Traditionally we greet the New Year with a host of resolutions. Frequently they have evaporated within the week. The scriptures that we share for the Baptism of the Lord, precisely because they take us to the heart of what we become through our baptism into Christ, provide a more enriching basis for our New Year resolutions.
Throughout the Year of Faith we pray that we might grow in our relationship with Father, Son and Holy Spirit. It was at the Baptism of the Lord that this relationship, at the heart of faith, began to be revealed.
In the first reading the Prophet Isaiah’s presentation of the Suffering Servant anticipated the Baptism of the Lord. “Thus says the Lord: ‘Here is my servant whom I uphold, my chosen one in whom my soul delights. I have endowed him with my spirit that he may bring true justice to the nations.’”
Throughout his ministry Jesus closely identified himself with Isaiah’s Servant. The prophet did more than describe the ministry that the Servant would fulfil. More importantly, he described the relationship underlying that ministry. This ministry would flow from an unprecedented intimacy between the Servant and the God of Israel. The Servant would be upheld by the Lord, would be chosen for God’s delight and endowed with his Spirit.
Although any thoughts of what later generations would describe as the Trinity were beyond the consciousness of the prophet, his description of the servant anticipated what would be revealed in Jesus.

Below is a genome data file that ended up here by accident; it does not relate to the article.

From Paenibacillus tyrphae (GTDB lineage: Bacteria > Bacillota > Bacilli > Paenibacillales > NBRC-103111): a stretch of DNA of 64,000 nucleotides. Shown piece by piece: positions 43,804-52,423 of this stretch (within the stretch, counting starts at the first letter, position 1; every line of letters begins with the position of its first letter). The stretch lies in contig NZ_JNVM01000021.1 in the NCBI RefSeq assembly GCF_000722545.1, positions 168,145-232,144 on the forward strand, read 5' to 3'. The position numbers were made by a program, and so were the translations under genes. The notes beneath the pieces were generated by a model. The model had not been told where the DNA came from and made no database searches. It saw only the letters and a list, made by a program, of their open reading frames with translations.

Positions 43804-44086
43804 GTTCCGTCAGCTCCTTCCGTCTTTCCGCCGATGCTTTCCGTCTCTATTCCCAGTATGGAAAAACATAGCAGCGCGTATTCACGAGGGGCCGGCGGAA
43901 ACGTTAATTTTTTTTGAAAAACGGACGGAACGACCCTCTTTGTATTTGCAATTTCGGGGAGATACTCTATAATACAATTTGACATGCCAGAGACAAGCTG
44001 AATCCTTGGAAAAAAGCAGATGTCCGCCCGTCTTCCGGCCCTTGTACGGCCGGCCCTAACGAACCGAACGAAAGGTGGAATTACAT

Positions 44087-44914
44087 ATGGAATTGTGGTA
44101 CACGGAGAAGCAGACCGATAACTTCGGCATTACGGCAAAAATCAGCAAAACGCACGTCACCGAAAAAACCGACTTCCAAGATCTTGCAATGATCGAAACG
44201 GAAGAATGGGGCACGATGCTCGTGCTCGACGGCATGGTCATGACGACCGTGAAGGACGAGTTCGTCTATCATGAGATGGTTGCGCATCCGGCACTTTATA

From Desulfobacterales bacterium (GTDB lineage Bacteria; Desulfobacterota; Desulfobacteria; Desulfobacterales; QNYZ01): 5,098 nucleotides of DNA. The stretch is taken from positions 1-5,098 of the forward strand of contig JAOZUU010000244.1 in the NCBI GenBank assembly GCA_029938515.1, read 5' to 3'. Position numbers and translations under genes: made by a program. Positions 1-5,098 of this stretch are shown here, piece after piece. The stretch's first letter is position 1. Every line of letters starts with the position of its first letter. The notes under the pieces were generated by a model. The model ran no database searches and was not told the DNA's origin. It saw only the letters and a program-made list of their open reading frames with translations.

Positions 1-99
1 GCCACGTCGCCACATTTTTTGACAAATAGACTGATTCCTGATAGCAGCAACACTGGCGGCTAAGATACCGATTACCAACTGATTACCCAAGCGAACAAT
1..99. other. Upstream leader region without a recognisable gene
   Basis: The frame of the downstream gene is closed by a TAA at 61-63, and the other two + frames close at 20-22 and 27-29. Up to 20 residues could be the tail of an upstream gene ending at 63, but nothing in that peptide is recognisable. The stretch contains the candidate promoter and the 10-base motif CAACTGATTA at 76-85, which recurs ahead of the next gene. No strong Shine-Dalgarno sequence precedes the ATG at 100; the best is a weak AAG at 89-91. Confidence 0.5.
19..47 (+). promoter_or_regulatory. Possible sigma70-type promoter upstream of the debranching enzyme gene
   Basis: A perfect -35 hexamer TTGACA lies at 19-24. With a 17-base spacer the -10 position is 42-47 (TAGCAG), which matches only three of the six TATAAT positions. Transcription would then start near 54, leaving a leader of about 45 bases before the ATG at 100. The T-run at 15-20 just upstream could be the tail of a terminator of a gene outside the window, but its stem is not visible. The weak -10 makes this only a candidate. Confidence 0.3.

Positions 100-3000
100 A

The Servant’s ministry was rooted in the heart of God. It was here that he had become the chosen object of God’s delight: here he had been endowed with God’s own Spirit, a Spirit that would enable his ministry.
For this reason everything that followed in the ministry of the Servant became an expression of the God who had loved and chosen him. His compassion for the crushed reed and the wavering flame was, at one and the same time, God’s compassion for his people. His fidelity in bringing justice to the nations, refusing either to waver or be crushed, expressed God’s patient and loving kindness towards a wayward people. The Servant who would open the eyes of the blind, free captives from prison and bring light to their dungeon of suffering, would do so only from the light and freedom that was his as the one who had been chosen and loved by the God of Israel. Such thoughts must surely colour the resolutions that we might be making for the Year of Faith.
It is only when we begin to live in the love of the Father, entrusted to us at our baptism, that we can witness to such love. Any resolutions that we might make will come to nothing, unless, with the Servant, we surrender the frailty of our wills to the anointing of God’s Spirit.
St Luke’s account of the Baptism of the Lord brings these various elements into sharp focus. The baptism that John the Baptist could not confer, a baptism in the Holy Spirit and the fire of God’s love, was revealed at the baptism of Jesus. As Jesus came forth from the waters of baptism the Holy Spirit descended on him in the form of a dove. The voice of the Father was heard to claim him as his beloved Son, the one endowed with his favour.
During this year of faith may we enter into the grace of our baptism, knowing that in Christ we are loved by Father and anointed by his Spirit. This was the beginning of Christ’s ministry, and is the only sure foundation for all that we might do or say in the year ahead.
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